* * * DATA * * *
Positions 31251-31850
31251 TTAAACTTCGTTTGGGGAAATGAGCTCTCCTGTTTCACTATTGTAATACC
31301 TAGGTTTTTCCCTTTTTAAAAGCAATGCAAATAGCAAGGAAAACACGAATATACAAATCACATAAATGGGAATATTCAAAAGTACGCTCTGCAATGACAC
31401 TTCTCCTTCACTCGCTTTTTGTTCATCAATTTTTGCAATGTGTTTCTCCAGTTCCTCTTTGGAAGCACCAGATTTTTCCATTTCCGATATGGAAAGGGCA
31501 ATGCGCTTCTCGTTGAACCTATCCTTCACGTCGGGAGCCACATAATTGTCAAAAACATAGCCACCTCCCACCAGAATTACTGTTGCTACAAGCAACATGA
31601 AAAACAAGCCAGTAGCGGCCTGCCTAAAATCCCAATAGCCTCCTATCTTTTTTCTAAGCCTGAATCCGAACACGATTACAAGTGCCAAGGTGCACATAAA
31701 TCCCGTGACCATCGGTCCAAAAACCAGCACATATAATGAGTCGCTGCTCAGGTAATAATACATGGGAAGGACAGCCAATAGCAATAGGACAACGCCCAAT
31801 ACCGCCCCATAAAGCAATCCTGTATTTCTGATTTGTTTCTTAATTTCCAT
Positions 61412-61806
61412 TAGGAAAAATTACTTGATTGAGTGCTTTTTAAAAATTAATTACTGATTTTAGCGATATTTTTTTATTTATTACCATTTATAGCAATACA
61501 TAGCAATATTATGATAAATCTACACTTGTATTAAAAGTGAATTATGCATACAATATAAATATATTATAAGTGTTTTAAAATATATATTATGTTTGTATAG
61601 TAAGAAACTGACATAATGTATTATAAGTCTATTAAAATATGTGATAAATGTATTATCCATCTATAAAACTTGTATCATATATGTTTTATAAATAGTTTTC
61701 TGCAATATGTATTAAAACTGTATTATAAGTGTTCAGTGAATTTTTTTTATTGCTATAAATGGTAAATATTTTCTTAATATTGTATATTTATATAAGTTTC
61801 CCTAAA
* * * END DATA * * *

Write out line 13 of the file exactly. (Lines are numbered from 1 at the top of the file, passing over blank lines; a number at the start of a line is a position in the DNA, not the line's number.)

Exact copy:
61701 TGCAATATGTATTAAAACTGTATTATAAGTGTTCAGTGAATTTTTTTTATTGCTATAAATGGTAAATATTTTCTTAATATTGTATATTTATATAAGTTTC